Collaboration between Yosemite National Park officials and their gateway communities is producing more transportation options for you to reach the park, options that could help reduce congestion in the Yosemite Valley.
Under the plan announced by Yosemite Superintendent Don Neubacher, each of the four primary gateways to the park -- along Highways 120 east and west, Highway 41, and Highway 140 -- has designed a program tailored to their specific community. The objective of these programs is to entice visitors to spend time in the communities before and after their Yosemite visit, which will help ease traffic congestion and expand parking availability within the park.
The Yosemite Area Regional Transportation System (YARTS), which has provided bus service into the park since 2000, will be an integral part of the new program. There will be expanded runs to supplement the existing YARTS service along the Highway 120 east and Highway 140 corridors leading into Yosemite Valley. Highway 120 west, originating from Sonora, will offer YARTS runs for the first time. YARTS provides an alternative to driving a private vehicle into the park. For a complete YARTS schedule, including the expanded runs, please check out this site.
Additionally, each gateway community has designed specific programs tailored to visitors that pass through their region on their way to Yosemite National Park. Mariposa will offer trolley/wagon rides through the historic downtown. Oakhurst, Mariposa, and Tuolumne County (Sonora and Groveland) will also have Yosemite Park rangers working at the visitor centers in town and offer special ranger programs. Mono County has produced an informational brochure highlighting activities for visitors to experience in the region, and national park rangers will staff the Mono Basin Visitor Center throughout the summer.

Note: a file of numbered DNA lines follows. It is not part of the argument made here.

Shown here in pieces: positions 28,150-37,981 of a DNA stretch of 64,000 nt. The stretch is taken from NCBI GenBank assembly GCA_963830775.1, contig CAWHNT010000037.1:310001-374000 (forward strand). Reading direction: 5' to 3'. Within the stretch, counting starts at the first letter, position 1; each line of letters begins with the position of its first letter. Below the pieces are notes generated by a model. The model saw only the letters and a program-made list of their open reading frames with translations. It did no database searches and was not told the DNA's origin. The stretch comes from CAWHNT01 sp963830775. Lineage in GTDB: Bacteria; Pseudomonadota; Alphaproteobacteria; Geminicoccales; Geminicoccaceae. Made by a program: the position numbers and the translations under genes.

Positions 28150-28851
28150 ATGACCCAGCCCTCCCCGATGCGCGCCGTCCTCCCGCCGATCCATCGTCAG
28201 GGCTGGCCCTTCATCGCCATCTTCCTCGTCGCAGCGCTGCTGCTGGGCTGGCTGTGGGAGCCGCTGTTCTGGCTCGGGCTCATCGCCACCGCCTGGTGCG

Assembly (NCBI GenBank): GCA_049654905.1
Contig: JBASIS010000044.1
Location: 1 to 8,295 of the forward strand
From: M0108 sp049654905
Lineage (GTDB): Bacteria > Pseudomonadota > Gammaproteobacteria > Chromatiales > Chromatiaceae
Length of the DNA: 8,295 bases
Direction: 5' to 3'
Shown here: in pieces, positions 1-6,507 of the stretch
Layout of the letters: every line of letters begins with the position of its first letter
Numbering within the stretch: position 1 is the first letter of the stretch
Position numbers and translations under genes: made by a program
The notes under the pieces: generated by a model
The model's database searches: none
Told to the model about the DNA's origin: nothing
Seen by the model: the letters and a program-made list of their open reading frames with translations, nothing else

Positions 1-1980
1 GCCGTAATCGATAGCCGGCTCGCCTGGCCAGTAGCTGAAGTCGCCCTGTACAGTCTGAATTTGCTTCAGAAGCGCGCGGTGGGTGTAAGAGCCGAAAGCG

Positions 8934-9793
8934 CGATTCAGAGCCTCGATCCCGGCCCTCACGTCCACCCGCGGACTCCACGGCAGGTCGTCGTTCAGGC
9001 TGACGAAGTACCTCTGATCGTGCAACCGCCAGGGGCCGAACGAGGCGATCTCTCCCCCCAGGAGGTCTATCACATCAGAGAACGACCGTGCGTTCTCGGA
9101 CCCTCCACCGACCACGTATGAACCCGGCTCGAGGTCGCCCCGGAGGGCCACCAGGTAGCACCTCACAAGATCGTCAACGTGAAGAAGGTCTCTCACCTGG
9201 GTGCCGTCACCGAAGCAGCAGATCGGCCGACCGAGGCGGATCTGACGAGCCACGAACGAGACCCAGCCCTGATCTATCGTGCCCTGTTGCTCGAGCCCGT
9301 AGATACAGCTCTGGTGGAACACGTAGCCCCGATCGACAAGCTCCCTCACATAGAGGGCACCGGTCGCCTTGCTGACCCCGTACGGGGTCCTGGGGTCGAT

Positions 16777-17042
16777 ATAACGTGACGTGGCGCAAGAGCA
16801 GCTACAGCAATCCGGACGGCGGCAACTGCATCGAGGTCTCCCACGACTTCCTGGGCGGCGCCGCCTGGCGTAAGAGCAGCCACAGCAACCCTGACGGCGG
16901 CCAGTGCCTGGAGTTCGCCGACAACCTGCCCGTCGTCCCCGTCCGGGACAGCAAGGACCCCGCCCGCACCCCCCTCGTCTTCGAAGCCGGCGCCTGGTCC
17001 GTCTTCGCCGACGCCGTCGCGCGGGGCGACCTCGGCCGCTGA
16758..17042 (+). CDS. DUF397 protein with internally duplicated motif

The overall goal of the expanded YARTS bus runs and programs in the communities is to alleviate heavy traffic congestion the park receives during peak hours of summer days. It is hoped that visitors, en route to Yosemite Valley, will enter the park either early in the morning or late in the afternoon, thus avoiding the peak congestion times. Additionally, the program emphasizes that a trip to Yosemite National Park is more than just a trip to Yosemite Valley. The beneficiaries of this program, which results in a better visitor experience, are the park visitors, the gateway communities, and Yosemite National Park.
This is the first formal program between the park and the gateway communities that aims to smooth the peak travel times into Yosemite Valley. The park has been working with each of the gateways on developing their specific programs. Each of the programs will be implemented around the Memorial Day Weekend. At this time, the programs are in place for the summer 2012 season. At the end of the season, the programs will be evaluated for their effectiveness in reducing traffic congestion in Yosemite Valley.